I took my son for his first ‘class’ when he was around four years of age. We had travelled to a potter’s studio, set in an exquisite veranda dappled with light. I imagined my son falling in love with the space — and by extension with his mentor, a gentle woman who could tame clay.
We had paid for an hour-long session. My son entered the studio, ran end to end. After he had sufficiently exhausted himself, he sat at the table. His mentor, to begin with, tried showing and telling — but my son wasn’t about to pay heed. He grabbed a chunk of clay, flattened it into a pancake, and spent the next several minutes sprinkling glitter over and across. Half an hour into our visit, my son declared, ‘I’m done.’
And he was done.
I learnt that my son wasn’t ready. He wasn’t ready to take instruction, to pay attention to words before plunging in.
My son found his first mentor when he was five. R. has a rubberband body, and my son was enthralled the day they met. I had expected my boy, during his first capoeira class, to do as he generally did — carve a corner for himself under a colourful umbrella (an umbrella he always carried with him) and dream while the teacher attended to the more tractable kids in the class. Instead, even as R. let loose a string of instructions, my boy followed through — jumping like a frog, kicking like a donkey, and swinging upside down like Stellaluna, his favourite bat. His prized umbrella remained unattended. I watched open mouthed.
What just happened? R. hadn’t gone out of his way to woo my son. He wasn’t by any means loquacious. Yet — for reasons I couldn’t pinpoint right then — he had my son at the first hello.
For days after his first class with R., I tried solving the mystery surrounding my son’s new-found, all-too-sudden love interest. I quizzed my child gently (and, I thought, cleverly) — but my five-year-old refused to commit to a stable response. I tried replaying moments from the session he had enjoyed so thoroughly — but there was nothing specific that stood out; no statement tossed, mentor to student, that could reveal to me the source of my boy’s pliancy in R.’s presence.
And that’s when I realised. I was missing the point.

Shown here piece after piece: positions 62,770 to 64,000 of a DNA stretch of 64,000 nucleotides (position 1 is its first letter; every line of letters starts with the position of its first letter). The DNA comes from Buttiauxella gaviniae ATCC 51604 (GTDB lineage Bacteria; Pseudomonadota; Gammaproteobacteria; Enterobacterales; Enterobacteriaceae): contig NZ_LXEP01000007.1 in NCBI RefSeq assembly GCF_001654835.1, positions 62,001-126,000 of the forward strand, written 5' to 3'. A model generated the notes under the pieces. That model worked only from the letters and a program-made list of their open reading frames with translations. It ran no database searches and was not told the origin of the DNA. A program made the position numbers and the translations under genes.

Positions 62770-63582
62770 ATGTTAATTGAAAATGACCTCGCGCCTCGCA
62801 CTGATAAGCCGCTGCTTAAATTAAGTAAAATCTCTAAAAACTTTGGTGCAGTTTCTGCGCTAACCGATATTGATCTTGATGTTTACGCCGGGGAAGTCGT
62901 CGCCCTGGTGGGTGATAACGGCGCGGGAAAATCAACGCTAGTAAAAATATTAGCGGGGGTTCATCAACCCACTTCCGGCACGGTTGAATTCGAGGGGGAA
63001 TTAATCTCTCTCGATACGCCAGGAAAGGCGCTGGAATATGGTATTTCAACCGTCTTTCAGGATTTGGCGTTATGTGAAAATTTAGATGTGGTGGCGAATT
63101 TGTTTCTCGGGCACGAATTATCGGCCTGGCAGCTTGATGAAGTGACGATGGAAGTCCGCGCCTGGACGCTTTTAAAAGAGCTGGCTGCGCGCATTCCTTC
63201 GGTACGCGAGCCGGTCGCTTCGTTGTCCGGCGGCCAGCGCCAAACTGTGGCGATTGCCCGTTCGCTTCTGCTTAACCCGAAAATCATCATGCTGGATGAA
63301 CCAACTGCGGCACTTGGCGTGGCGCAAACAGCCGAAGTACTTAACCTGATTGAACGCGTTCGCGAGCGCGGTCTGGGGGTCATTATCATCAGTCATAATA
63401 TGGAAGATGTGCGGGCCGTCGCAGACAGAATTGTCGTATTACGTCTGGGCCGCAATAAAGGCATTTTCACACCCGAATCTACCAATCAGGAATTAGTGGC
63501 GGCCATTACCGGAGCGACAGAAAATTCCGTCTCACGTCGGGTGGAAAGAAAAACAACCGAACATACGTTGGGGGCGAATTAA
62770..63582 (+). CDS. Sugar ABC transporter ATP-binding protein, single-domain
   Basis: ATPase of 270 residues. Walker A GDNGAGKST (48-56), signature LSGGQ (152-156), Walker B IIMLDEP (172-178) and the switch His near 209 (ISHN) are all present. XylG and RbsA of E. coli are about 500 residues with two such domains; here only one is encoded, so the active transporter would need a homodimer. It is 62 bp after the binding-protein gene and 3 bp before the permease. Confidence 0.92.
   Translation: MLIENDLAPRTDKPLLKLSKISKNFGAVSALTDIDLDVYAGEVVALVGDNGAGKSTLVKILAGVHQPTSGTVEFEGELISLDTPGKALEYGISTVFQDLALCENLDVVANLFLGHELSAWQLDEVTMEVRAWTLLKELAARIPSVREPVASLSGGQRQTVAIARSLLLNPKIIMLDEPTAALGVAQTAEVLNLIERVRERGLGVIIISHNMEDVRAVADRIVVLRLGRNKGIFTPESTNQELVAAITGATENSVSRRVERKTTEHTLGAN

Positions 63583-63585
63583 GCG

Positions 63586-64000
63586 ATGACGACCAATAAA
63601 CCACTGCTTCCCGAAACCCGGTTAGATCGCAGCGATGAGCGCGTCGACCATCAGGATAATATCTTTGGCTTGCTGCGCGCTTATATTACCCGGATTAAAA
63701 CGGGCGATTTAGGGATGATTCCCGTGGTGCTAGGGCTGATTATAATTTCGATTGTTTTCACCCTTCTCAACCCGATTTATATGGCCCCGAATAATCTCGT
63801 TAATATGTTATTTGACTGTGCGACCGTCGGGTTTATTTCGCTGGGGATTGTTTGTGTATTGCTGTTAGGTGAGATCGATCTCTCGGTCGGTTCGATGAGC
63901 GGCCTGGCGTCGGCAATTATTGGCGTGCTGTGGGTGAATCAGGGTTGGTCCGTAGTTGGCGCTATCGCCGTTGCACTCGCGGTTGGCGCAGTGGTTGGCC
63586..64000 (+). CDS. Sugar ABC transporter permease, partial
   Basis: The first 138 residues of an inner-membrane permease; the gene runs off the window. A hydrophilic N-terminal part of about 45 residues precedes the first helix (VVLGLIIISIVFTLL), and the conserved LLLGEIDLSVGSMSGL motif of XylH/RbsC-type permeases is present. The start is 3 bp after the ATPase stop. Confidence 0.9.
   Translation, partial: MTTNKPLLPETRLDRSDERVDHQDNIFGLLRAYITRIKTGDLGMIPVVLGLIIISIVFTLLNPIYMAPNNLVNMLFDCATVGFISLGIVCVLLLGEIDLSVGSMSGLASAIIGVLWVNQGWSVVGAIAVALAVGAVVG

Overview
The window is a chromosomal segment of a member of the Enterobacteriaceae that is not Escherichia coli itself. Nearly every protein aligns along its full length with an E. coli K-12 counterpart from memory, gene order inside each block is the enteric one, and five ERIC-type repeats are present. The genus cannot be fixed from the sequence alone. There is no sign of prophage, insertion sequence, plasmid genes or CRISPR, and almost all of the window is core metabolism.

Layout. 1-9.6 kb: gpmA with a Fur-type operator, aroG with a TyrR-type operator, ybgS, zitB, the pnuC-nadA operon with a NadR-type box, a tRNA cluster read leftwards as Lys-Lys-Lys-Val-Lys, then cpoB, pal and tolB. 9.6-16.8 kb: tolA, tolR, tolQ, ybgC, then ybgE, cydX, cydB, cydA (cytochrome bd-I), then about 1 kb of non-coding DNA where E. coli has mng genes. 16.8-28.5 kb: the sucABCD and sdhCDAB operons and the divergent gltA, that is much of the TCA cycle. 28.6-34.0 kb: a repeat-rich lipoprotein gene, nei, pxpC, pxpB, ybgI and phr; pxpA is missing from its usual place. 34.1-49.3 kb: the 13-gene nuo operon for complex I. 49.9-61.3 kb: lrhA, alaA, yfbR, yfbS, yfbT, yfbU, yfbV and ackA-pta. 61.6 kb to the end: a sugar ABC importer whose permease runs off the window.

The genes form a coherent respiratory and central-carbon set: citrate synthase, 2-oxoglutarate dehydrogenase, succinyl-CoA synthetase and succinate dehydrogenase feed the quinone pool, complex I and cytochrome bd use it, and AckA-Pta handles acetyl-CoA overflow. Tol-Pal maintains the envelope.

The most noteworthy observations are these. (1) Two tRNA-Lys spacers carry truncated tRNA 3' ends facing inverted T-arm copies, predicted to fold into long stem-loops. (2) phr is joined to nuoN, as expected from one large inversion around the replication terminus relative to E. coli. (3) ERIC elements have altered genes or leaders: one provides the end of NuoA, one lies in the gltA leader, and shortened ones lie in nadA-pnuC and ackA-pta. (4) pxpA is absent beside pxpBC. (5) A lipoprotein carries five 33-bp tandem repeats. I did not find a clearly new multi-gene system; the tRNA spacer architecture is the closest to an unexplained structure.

To be little is to place feeling first. To take cues from a mentor, our children must fall in love.
And we can’t predict who the heart will desire; we cannot force romance.
Nor, when these tender love affairs begin, should we attempt dissecting them with 'why's and what 'for's. For the reasons are meant to be unobvious; to remain beyond the scope of words.
My son waits eagerly for Wednesday capoeira classes. He waits for R. to walk three flights up to the studio. He follows him out at the end of each session, waving till his scooter vanishes.
With R.’s entrance, my son has sought others like him, mentors who can lead him where we cannot, who can guide him with tennis or help him with his uke. But especially those who he can build a relationship with — a relationship where he feels joy in the surrendering.
My child is presently exploring where he stands with his tennis tutor. He is only just getting to know the woman with two Persian cats and three ukes — though he trusted her enough the first class to let her tune his beloved instrument.
Here’s the thing about relationships — not all of them are meant to work out. Most, in fact, will not. Almost all will be fleeting, surviving a short season of in-betweenness at best.
And once we treat the mentor-student association as a real relationship — rather than as the forced yoking of two beings, one significantly more powerless — we’ll be less perturbed if our children don’t take to certain tutors. We’ll be less perturbed if they grow out of attachment with them. We’ll be less perturbed if they sign up for swimming class, then abandon the project entirely.
We’ll be less perturbed.
Because, really, it was never about the class. It was about the person in the room — and whether that specific person sparked joy in one specific little being on a specific ordinary day.
Dharini Bhaskar is the author of These, Our Bodies, Possessed by Light. Her next novel Like Being Alive Twice is being published by Penguin Random House in 2024